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US aviation regulator FAA asks Boeing to improve safety features, training requirements for 737 Max 8 planes

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The system automatically points the plane's nose down if sensors indicate the plane could be in danger of losing lift or stalling. Sensors on the plane operated by Indonesia's Lion Air gave out faulty readings on its last four flights.

US aviation regulator FAA asks Boeing to improve safety features, training requirements for 737 Max 8 planes
The Federal Aviation Administration says it expects Boeing will soon complete improvements to an automated anti-stall system that is suspected of contributing to a deadly crash of a Boeing 737 Max 8 in October.
The FAA said on Monday that Boeing will also update training requirements and flight crew manuals related to the system.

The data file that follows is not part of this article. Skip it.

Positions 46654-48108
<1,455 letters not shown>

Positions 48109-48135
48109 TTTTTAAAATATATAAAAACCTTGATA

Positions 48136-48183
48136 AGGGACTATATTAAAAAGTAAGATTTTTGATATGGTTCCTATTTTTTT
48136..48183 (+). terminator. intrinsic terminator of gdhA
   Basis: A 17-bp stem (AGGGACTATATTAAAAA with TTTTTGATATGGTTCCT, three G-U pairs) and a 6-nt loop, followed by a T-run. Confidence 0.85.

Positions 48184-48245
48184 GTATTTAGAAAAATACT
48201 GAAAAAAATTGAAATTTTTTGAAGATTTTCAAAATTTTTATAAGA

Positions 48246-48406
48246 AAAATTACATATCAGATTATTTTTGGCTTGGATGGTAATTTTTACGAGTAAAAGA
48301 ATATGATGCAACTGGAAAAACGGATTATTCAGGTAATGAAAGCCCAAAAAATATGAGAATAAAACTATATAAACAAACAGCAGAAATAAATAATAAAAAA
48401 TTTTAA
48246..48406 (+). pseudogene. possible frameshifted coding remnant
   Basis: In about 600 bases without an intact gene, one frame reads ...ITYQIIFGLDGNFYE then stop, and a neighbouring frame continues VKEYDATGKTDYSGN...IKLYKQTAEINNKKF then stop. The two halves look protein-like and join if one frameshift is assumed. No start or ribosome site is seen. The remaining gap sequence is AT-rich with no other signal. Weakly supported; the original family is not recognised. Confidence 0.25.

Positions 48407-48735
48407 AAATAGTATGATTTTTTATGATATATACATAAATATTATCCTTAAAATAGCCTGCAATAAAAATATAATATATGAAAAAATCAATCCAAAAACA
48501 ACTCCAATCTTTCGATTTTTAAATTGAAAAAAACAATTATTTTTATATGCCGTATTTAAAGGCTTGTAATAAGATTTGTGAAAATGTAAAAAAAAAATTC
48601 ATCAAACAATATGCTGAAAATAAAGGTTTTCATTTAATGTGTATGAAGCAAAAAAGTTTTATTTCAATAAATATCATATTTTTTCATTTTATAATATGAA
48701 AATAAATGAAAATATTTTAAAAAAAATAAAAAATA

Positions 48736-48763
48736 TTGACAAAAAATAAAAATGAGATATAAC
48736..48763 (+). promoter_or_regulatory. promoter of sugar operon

The system automatically points the plane's nose down if sensors indicate the plane could be in danger of losing lift or stalling. Sensors on the plane operated by Indonesia's Lion Air gave out faulty readings on its last four flights.
On the fatal October flight, pilots apparently struggled in vain to fight against the automated nose-down commands.
The FAA tried to discourage comparisons between the Lion Air crash and Sunday's deadly crash of an Ethiopian Airlines 737 Max 8. Both performed erratically shortly after takeoff, then went into nosedives. Weather did not appear to be a factor in either one.
"External reports are drawing similarities between (the Ethiopian) accident and the Lion Air Flight 610 accident," the FAA said. "However, this investigation has just begun and to date we have not been provided data to draw any conclusions or take any actions."